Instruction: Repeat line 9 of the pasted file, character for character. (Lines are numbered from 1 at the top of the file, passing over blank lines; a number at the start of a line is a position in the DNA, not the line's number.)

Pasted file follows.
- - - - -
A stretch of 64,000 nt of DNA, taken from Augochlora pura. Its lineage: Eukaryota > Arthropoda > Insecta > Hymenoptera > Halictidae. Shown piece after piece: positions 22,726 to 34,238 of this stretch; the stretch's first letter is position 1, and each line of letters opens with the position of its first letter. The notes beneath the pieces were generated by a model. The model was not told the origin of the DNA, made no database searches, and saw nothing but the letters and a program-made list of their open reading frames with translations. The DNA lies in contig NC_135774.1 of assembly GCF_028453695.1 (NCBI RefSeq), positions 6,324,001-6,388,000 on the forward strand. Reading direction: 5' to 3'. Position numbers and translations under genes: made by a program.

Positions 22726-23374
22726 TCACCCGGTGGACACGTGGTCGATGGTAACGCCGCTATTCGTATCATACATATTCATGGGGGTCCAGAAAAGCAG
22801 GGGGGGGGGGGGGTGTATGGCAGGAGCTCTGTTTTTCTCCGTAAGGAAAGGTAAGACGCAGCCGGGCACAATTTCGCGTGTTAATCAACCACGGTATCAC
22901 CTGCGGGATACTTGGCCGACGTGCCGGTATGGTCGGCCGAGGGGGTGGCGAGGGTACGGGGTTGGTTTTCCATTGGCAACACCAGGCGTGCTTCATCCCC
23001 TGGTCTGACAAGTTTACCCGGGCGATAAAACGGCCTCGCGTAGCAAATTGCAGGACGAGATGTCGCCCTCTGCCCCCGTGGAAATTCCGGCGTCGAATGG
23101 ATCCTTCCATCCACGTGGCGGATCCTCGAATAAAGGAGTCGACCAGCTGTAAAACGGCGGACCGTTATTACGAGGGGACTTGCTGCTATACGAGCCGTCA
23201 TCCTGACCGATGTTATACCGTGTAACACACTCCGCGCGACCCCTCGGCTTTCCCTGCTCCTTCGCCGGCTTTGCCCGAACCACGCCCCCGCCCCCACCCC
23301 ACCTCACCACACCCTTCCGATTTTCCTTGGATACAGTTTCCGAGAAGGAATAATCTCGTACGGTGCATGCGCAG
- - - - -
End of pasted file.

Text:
23301 ACCTCACCACACCCTTCCGATTTTCCTTGGATACAGTTTCCGAGAAGGAATAATCTCGTACGGTGCATGCGCAG